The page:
BEN: Why was Arminius accused of Pelagianism or semi-Pelagianism if in fact he was clear that prevenient grace comes to a person purely by unmerited divine initiative? KEITH: This controversy is inherent in the Protestant Reformation itself. To the degree that the magisterial Reformation was a reaction to a perceived works-based salvation, energized by the central insight of salvation by grace alone through faith alone, there was a corresponding degree of worry about anything that seemed to leave room for… Read more

BEN: In regard to the old chestnut about God’s knowing and willing it seems clear that Calvin would say God knows it because he wills it, and therefore Calvin makes God’s will (and its exercise in sovereignty) logically prior to God’s knowledge, whereas Arminius insists on just the opposite— God wills things on the basis of what he knows about things. Right? Further, it seems clear that Arminius wants to say that God acts always according to his goodness, his… Read more

BEN: Would it be correct to say that Arminius rejects Calvin’s strong distinction between the secret decrees and will of God and the revealed will of God, which allowed for the possibility that God’s revealed will might appear to contradict his secret or hidden will (e.g. it might appear from Scripture that God desires for none to perish and all to be saved, but in fact in his secret will and decrees God predetermined some to be reprobated)? In other… Read more

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REDISCOVERING KING JESUS— PHILIP JENKINS This year marks a remarkable anniversary in the study of Christian history. Seventy years ago, in late 1945, some Egyptian peasants discovered a trove of early Christian texts including several alternative gospels, all probably buried in the 380s. When they became available in translation in the 1970s, these so-called Nag Hammadi texts caused enormous excitement, suggesting as they did that the earliest Christianity was far more diverse in tone than we might expect from the… Read more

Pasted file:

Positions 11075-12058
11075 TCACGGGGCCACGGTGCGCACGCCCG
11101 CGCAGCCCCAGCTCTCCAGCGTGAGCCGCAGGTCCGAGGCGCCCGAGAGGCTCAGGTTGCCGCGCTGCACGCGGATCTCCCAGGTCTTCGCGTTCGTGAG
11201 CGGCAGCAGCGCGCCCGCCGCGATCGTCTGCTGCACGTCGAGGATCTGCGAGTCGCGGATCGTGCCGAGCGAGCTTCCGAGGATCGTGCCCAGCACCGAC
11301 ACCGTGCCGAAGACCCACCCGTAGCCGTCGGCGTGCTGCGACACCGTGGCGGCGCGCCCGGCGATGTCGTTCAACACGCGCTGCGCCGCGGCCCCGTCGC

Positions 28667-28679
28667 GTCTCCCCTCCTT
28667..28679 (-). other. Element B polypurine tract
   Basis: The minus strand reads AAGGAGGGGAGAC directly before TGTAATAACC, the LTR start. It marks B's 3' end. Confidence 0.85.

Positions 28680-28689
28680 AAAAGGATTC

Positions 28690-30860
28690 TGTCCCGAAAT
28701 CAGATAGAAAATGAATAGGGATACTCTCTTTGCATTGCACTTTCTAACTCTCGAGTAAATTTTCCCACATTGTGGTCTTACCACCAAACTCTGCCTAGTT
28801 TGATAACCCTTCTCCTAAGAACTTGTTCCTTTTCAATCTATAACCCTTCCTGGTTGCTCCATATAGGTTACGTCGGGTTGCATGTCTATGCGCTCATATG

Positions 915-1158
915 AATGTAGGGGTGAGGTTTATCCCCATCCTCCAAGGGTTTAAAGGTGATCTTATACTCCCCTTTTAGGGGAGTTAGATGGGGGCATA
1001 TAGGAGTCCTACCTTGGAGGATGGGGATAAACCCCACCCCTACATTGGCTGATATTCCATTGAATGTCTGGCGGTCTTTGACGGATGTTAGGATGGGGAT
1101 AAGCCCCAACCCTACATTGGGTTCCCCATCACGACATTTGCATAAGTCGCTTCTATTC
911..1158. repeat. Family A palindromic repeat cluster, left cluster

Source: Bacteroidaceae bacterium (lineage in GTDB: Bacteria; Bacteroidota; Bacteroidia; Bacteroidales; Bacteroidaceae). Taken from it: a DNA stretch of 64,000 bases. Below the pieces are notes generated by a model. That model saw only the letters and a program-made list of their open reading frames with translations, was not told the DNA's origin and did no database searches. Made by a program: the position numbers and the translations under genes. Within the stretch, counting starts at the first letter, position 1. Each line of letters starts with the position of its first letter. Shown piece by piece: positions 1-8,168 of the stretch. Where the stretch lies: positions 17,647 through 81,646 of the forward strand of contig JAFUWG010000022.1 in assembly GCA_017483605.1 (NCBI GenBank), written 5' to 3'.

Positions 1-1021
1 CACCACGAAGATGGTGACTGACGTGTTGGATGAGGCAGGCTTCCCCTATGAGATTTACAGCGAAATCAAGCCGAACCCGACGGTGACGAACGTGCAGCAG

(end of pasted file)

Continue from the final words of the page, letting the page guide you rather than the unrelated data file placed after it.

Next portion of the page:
BEN: Arminius seems to work hard to avoid making God the author of sin, or of anything evil for that matter, including the Fall. He is very willing to talk about God’s ‘permissive’ will when this subject comes up, though he does talk about God permitting such things for two reasons: 1) because he has endowed human beings with genuine freedom, by which I mean the power of contrary choice, the ability to choose or not choose good or evil;… Read more

BEN: There is also a strong emphasis early on in the book on what is called the ‘intellectualist’ approach to the nature of God, which is to say that God’s knowledge is given priority over God’s will in the divine attributes. This in turn seems to lead Arminius in a very different direct than Calvin when it comes to figuring out the relationship between God’s knowledge and God’s will (e.g. Calvin and later Calvinists would argue that God knows things… Read more

BEN: Jacob Arminius seems to be a frequently misrepresented theologian, whose works have been neglected, and lack readily accessible translations into English from the Latin and Dutch. To what would you attribute this neglect, and would you see this as an explanation for why his theology is so often caricatured in various unhelpful ways? KEITH: There are many reasons why Arminius’ writings have been neglected. Although there is an accessible English edition of the main body of Arminius’ works available… Read more

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Kudos to Vivian Sawyer for finding this. It’s got some helpful points, though it ignores the rhetorical character of Hebrews unfortunately. Read more

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